The seller did not want to list the property with a realtor at all. They gave us a three month time limit and even with the economy in a good state that would have been a huge task. I had a client lined up to go preview the property and for the fist time ever the client didn’t show. How embarrassing! But the owner decided to stick with us given the unfortunate cards we were dealt. We put an accelerated marketing program in place. One of the elements involved inviting eight different realtors to preview the property. With such a large commission involved, we utilized the incentive to bring in other realtors networks. Combining that approach with the incredible video presentations and a multitude of other unique processes we utilize, we had four offers in 8 weeks and the client accepted the last one.

In your opinion what was the biggest factor in making the sale a success?

I don’t think I can say there was on big factor but a few that made this sale such a success. The seller was willing to sign an exclusive contract with a generous commission. By focusing on the property’s attributes and not the commissions. Utilizing our video talents and advanced property packaging. And most importantly, the accelerated marketing program as a whole.

What is the Legacy Land Partnership?

 It is a group of individuals who purchase average to below average land and watch it mature in to prime hunting land and an overall incredible investment opportunity. We utilize the land to maximize the potential of their investment and produce excellent returns both financially and in the form of antlers. A lot of these landowners only have limited time to hunt their properties and this program allows other hunters in the Legacy Land Partnership to use and enjoy the land for their specific hunting needs. Provided they are willing to be a part of the network, this helps to grow the entire group’s holdings and elevate the full utilization of the property.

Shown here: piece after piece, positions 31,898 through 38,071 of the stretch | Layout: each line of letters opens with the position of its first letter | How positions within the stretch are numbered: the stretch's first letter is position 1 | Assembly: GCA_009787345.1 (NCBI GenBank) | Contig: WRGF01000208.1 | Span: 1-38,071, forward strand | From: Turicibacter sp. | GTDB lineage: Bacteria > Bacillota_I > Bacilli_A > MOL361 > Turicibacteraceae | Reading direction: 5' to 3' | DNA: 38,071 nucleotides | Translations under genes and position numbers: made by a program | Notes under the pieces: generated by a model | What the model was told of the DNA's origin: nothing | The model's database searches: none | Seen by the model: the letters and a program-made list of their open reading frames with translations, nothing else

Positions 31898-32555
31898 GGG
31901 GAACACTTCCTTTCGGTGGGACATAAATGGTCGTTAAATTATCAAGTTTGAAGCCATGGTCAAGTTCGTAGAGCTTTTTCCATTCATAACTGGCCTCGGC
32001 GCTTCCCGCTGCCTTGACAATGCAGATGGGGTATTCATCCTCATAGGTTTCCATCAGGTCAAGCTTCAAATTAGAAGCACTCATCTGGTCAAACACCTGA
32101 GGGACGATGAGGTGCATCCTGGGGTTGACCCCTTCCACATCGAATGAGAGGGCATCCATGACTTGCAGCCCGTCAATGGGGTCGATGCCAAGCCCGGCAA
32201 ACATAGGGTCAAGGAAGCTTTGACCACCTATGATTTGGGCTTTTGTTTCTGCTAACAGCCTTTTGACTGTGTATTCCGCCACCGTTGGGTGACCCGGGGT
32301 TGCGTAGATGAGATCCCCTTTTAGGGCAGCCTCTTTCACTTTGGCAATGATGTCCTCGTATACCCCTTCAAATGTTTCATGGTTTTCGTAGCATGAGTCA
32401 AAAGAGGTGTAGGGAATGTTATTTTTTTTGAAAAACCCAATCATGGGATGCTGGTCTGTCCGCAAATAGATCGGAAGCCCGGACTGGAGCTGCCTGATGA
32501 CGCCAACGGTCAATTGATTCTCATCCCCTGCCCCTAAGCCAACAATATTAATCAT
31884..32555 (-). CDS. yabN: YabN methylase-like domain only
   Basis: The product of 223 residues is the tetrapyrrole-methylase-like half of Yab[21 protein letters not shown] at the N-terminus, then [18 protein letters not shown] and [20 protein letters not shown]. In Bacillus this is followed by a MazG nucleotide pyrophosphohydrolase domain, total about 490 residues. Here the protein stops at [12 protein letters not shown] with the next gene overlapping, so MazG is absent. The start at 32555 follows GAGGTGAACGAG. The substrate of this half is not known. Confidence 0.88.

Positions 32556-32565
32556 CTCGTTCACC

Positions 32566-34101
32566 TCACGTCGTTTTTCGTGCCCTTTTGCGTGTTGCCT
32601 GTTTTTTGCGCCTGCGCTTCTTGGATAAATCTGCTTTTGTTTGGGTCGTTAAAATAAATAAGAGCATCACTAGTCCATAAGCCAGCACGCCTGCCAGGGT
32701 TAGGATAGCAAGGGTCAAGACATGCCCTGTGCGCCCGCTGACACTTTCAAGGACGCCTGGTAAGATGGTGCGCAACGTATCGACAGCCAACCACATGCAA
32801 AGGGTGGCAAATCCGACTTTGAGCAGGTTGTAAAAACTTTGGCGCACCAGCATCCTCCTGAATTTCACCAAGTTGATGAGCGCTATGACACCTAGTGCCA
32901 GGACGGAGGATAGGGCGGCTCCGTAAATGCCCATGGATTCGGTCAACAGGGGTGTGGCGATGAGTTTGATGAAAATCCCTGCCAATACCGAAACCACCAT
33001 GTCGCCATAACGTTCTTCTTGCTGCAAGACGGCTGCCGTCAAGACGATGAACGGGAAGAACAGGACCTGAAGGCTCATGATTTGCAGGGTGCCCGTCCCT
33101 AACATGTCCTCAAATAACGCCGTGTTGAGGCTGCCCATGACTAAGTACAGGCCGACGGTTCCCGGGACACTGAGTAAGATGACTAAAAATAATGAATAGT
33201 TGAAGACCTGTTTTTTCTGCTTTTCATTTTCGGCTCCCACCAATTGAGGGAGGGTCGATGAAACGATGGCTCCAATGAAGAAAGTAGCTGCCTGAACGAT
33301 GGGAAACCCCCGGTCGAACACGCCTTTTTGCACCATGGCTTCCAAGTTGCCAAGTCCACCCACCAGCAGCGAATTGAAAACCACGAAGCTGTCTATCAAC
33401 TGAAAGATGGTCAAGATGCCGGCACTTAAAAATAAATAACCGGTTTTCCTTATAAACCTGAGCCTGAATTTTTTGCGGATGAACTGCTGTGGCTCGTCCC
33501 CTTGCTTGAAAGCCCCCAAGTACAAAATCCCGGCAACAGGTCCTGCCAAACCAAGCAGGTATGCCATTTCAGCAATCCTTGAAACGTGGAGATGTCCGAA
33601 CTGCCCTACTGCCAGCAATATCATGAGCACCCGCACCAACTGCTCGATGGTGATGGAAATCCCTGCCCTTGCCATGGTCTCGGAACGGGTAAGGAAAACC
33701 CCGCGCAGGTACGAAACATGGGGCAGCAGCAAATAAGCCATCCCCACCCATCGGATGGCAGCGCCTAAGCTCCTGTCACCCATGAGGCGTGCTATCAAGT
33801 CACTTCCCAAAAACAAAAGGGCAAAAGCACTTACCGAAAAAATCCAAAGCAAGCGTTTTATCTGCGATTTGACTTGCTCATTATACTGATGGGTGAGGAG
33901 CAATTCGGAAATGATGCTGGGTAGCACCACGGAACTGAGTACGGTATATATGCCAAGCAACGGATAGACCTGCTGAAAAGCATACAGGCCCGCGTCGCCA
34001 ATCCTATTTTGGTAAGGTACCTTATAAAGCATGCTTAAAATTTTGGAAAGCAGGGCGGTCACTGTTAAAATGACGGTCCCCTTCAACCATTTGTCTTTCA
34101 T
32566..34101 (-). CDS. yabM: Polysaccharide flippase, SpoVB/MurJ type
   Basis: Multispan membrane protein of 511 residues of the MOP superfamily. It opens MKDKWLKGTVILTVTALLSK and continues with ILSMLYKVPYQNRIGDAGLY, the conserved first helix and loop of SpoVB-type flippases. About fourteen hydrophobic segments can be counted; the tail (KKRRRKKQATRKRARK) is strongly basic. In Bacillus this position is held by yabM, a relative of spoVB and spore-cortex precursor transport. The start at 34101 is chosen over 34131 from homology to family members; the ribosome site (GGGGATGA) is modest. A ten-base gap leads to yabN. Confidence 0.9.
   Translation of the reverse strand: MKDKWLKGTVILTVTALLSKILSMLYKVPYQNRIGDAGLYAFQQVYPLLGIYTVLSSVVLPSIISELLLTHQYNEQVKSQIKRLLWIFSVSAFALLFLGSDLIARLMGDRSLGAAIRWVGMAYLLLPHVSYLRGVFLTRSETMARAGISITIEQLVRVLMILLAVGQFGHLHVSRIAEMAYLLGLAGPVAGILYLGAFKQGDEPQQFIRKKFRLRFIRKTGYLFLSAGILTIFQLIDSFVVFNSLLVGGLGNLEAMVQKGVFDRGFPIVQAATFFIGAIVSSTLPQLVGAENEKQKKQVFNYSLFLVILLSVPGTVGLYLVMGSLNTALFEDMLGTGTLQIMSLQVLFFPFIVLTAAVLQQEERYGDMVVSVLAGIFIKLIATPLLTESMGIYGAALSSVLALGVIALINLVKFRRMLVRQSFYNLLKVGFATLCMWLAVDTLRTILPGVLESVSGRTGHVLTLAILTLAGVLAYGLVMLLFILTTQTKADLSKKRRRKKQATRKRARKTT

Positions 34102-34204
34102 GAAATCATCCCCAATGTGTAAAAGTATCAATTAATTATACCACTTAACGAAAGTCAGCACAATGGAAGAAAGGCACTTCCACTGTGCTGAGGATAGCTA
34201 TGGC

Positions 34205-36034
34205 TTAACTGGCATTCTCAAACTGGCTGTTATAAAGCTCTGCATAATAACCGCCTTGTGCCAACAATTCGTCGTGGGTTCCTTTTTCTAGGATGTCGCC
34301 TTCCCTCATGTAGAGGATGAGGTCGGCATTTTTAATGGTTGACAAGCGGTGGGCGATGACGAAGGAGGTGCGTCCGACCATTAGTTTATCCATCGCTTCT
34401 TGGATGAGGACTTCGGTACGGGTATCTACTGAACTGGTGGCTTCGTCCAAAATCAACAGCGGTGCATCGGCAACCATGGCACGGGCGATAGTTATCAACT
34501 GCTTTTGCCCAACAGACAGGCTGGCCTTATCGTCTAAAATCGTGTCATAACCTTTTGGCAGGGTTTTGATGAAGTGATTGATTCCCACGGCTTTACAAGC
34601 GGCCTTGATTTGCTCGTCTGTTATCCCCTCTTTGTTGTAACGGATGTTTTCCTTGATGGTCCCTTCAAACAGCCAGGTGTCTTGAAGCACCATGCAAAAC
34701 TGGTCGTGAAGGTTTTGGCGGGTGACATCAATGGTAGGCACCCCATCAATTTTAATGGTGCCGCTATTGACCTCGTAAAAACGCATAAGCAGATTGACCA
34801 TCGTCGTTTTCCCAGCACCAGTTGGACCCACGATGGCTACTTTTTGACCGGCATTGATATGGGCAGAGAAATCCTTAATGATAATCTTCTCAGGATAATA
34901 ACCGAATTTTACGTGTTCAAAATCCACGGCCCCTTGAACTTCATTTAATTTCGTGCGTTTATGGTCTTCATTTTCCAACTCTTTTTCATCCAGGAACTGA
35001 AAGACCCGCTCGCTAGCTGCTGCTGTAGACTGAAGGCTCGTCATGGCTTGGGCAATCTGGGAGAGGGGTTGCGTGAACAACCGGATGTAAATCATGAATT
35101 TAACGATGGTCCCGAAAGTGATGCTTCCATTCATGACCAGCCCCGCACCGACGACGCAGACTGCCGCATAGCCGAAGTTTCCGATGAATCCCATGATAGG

What does it take for a property to reach Legacy Status?
First the Advanced Habitat System has to be put in place and then the land has to reach its maximum potential for what ever game the property owner would like to target. Have it be whitetail deer, pheasant, upland game etc. Finally when it becomes the ultimate property for the targeted species then it would reach Legacy status.
I want to thank Rod White for the time he took to do the interview. It was great to talk with him. We chatted for a little while after the interview and I think Rod is a stand up guy who just really enjoys the outdoors , bow hunting, teaching people (about land management, & bow hunting)  and running his business. I would also like to thank Ben at for making this whole intervew possible. All of the extra work he put in to make it work really was nice.
Monday, December 7, 2009

Interview with Jason Pickerill Associate Product manager at Bear Archery

I thought it would be a good idea to broaden my horizons and start scraping the surface of all there is to know about bow hunting. I got in contact with Jason Pickerill Associate Product manager at Bear Archery and interviewed him. This is what he had to say.

1. Can you explain a little about your position at Bear Archery?

I work in Product Management; Product management basically is the conduit that connects: sales, engineering, manufacturing, purchasing, marketing and management. You could say that we have our hands on a product or project from idea conception all the way to the finished product. We are also responsible for our company’s profits/losses, inventory and aide in the overall business plan for the company. It may sound like we have a lot on our plate, but we are just one part of a large group of people that keeps us going.

2. What do you like most about working at Bear Archery?